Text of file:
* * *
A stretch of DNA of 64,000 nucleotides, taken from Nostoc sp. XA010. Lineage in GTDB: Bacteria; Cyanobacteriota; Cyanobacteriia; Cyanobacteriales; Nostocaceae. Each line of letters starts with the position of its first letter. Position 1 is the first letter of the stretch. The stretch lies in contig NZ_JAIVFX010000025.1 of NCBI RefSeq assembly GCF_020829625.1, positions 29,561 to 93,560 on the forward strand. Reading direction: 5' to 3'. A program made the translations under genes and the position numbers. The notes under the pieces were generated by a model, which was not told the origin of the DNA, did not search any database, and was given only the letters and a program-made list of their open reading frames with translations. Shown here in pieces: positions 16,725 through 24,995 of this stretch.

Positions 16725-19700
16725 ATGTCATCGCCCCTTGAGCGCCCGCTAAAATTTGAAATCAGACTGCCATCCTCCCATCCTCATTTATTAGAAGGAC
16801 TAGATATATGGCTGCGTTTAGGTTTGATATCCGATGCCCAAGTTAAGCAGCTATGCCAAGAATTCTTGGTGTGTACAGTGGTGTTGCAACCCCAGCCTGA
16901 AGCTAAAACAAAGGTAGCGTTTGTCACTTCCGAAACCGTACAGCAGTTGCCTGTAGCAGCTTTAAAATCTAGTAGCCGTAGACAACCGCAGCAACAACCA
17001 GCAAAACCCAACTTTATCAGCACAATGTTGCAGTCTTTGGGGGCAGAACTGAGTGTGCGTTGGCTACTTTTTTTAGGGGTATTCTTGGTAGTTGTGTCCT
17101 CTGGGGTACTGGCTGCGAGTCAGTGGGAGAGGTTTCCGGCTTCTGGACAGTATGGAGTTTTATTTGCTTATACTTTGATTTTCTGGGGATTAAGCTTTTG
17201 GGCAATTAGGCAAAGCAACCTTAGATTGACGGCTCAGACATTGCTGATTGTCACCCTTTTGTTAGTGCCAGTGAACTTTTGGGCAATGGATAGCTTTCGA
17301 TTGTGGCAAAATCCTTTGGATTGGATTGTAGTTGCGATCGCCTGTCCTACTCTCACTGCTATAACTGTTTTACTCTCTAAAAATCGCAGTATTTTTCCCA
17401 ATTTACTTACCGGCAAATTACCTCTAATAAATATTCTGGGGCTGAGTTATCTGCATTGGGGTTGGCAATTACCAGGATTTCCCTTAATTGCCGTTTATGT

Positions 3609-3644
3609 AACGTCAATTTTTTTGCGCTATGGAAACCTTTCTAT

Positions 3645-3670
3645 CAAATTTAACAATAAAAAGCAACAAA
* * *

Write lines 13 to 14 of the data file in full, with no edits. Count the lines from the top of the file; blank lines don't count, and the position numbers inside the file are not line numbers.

Positions 3645-3670
3645 CAAATTTAACAATAAAAAGCAACAAA